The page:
Jesse Walker notices something missing in the new movie:
...the word "Iraq" appears nowhere in the movie, and neither do "Al Qaeda," "Islam," "9/11," or "bin Laden." The writer/director/actor told Ain't It Cool News that he did this because "the idea of Rambo dealing with Al-Qaeda, etc. would be an insult to our American forces that are actually dying trying to rid the world of this cancer. To have at the end of a 90 minute movie the character of Rambo seizing Osama bin Laden in a choke hold then dragging him into the Oval Office then tossing him in the President's lap declaring 'The world is now safe, Chief' would be a bit insulting." I don't doubt Stallone's sincerity, though World War II-era GIs didn't seem to mind the fact that Superman, Captain America, and the rest were fighting alongside them in the comic books. Personally, I wouldn't have minded seeing some of the Afghan heroes of Rambo III return as villains in Rambo IV, but that might push the franchise into areas that Stallone would rather leave alone.
Matt Zoller Seitz differs:
Cowritten and directed by Stallone, the fourth Rambo movie is a bracingly political picture -- as much an argument in movie form as No End In Sight; a pro-interventionist rebuttal to all the 2007 documentaries and dramas about America losing bits of its soul in Iraq. The I-word is never spoken in Rambo, yet in its coded way, the film makes a case for why we are in Iraq and should stay there until the job is done, whenever that may be. [...]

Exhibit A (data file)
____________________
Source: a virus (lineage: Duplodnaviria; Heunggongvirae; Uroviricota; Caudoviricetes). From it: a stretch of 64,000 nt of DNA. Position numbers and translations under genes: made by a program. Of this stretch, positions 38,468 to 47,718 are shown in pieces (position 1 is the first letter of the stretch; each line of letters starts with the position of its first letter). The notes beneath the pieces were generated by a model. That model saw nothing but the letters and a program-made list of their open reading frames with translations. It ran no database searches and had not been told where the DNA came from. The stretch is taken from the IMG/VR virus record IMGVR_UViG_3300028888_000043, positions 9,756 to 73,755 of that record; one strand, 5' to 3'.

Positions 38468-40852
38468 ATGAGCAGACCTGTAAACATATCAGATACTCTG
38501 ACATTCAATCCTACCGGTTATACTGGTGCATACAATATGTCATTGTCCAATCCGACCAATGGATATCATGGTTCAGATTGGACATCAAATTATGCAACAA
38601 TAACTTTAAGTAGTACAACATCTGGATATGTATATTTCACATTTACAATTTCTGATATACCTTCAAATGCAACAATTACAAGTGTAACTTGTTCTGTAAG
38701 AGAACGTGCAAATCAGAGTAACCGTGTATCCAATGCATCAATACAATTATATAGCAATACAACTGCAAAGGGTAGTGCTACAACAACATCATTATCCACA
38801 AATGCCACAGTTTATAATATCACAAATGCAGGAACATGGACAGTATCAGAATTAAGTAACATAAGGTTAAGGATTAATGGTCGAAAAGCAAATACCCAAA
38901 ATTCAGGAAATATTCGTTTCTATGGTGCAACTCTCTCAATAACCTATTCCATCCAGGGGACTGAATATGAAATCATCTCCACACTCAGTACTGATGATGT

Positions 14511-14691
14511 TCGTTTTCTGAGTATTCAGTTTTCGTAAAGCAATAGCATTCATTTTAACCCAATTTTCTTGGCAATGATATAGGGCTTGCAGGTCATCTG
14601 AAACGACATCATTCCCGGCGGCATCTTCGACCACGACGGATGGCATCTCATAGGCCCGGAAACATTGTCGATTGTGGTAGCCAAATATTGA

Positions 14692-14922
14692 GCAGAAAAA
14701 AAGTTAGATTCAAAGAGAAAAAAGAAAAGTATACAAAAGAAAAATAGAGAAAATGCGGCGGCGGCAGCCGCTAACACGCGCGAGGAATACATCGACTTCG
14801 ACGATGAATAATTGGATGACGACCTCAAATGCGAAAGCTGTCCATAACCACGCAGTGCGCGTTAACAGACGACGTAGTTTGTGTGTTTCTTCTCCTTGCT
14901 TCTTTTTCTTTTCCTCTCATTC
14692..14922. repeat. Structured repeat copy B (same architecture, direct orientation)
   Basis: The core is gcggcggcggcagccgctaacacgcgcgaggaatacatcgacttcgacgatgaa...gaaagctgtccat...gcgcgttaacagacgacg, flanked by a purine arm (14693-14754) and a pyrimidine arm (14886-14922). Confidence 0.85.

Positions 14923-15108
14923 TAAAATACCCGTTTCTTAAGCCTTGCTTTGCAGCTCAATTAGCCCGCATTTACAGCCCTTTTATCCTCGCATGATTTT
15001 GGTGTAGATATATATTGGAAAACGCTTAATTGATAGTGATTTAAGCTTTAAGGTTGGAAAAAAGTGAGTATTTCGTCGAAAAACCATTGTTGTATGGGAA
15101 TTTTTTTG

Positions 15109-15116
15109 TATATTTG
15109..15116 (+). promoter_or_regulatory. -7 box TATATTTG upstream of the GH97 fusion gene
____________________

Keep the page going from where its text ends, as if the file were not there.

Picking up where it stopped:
I can't think of another blockbuster action franchise that has been so unabashedly right wing in its world view. The original Rambo picture, 1982's First Blood -- based on David Morrell's engrossing 1971 novel -- gives no obvious hint of where the series would eventually go. It's one of the most accomplished action films of the 1980s, a have-it-both-ways thriller with a persecuted prole hero that pretty much any viewer, from Ralph Nader to Pat Buchanan, could cheer. For much of the film's running time, Rambo comes across as the latest incarnation of The Man Pushed Too Far -- a police-brutality-victimized drifter terrorizing the small town cops and soft-bellied National Guardsmen that mistook him for a smelly hippie. The film is fundamentally left-wing in its conception. But in its final scene -- Rambo's post-rampage meltdown in Trautman's presence -- it makes a sharp right turn. The hero weeps about being called a "baby killer and all kinds of vile crap" by protestors, and says he only did what he needed to do to win -- but "Somebody wouldn't let us win!"